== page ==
Nelnah Bessie John School

The Yukon is the most western and also the smallest of Canada’s three territories. It follows the same curriculum as the Province of British Columbia, with some additions to address their distinct language and culture. Recently, Statistics Canada reported that the Yukon was the most connected educational jurisdiction in Canada, with a student-to-computer ratio of 2.9 to 1.

Since 2004, the Yukon has maintained a territory-wide videoconferencing programme. The Department of Education has deployed video-conferencing suites to all rural communities and to several Whitehorse schools. Videoconferencing allows schools to take advantage of teaching specialists in neighboring community schools. During the 2010–2011 school year, there were three courses (mathematics, science, and physics) being offered locally by videoconferencing to 13 students in four community schools (up from one student in 2009–2010 and four students in 2008–2009).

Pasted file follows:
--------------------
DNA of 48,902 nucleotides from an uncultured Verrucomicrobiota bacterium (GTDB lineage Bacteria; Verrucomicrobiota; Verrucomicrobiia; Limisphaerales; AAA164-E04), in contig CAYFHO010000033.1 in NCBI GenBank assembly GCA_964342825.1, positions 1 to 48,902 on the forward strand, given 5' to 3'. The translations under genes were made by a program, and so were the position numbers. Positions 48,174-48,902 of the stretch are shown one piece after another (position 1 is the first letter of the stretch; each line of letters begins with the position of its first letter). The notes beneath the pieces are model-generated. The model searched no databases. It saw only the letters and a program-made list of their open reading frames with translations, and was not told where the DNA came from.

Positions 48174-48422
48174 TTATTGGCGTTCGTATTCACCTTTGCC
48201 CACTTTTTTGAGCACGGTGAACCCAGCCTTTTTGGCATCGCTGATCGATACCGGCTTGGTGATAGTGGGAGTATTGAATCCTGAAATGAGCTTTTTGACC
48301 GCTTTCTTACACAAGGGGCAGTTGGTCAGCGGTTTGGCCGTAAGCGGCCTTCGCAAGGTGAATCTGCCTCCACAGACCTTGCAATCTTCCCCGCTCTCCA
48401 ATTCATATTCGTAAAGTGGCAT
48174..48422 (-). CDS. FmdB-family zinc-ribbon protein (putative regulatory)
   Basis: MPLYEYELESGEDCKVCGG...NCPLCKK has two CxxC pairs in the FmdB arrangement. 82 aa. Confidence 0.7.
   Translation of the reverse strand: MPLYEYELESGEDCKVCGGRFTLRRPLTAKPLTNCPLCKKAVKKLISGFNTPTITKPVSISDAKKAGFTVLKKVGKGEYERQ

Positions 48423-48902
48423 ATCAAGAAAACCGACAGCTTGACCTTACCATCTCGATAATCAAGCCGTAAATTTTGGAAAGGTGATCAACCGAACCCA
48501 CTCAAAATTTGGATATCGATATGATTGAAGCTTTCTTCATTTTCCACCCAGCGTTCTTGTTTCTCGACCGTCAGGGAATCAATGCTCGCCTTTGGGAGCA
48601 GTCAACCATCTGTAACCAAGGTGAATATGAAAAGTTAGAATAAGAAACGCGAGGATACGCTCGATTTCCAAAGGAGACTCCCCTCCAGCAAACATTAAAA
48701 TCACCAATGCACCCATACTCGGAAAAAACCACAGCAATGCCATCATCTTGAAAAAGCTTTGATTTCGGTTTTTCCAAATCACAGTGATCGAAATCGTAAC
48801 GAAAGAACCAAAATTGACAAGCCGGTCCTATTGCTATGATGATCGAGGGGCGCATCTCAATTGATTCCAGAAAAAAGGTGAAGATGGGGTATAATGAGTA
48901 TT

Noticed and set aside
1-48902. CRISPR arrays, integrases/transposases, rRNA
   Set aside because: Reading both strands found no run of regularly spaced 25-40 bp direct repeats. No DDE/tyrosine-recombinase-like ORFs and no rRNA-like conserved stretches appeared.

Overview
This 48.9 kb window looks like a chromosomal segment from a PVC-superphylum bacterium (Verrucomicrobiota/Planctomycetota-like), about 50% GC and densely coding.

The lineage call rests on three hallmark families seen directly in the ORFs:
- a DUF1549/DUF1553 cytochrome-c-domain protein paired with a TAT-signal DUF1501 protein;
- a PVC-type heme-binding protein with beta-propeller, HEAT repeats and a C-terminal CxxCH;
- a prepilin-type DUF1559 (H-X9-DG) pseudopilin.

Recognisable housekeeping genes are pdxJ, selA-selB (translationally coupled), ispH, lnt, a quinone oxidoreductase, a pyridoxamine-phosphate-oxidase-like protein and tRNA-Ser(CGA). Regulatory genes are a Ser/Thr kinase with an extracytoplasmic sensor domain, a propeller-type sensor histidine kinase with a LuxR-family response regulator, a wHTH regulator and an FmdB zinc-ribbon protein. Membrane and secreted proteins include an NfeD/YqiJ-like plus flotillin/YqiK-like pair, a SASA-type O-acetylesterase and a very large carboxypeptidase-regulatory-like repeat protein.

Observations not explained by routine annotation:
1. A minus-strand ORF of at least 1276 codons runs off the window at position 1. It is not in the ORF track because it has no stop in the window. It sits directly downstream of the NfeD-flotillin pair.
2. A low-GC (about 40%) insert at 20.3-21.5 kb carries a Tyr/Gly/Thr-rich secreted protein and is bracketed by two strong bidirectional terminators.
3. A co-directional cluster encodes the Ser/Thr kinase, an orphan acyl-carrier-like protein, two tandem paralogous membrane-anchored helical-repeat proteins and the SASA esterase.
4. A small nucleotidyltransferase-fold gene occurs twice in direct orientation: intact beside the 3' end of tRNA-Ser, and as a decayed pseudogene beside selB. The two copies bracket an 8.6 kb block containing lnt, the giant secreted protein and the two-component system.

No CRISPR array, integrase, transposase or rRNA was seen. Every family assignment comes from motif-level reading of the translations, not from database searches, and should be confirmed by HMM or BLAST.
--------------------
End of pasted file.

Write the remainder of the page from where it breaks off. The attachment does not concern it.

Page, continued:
In February 2010, a single grade 8 student at Nelnah Bessie John School in Beaver Creek began taking her Science 8 course using the videoconferencing system. She was one of only four students in her rural K -9 school. There were 22 other students in her science 8 class who were enroled at Porter Creek Secondary in Whitehorse (a 450-kilometre or six and one-half-hour drive away). When asked about her experiences, she wrote, “I started taking science 8 through videoconferencing at the beginning of February. I was matched with a science 8 class at Porter Creek Secondary School. My teacher is Mr. Brown. When I first started it was weird because I wasn’t used to bigger classes. But each time it gets a little easier. I can use camera control to see all around the classroom and zoom in on Mr. Brown when he’s teaching. Mr. Brown makes science fun and interesting. He takes time to talk one-on-one with me. He faxes tests/quizzes/notes to me so that I am involved in the class. The students are friendly and supportive. They try to interact with me and make me feel welcome. I have really enjoyed learning about science. I now think science can be fun. Some labs and activities I do miss because I am not there in person. That can be difficult, but there are more benefits than negatives to taking a course this way. I would like to take more classes using videoconferencing. I feel I will adjust easily and quickly to school in Whitehorse when I move in grade 10. This is helping me prepare for the workload, class atmosphere, and expectations of a larger school. I would encourage other rural students to take these opportunities.”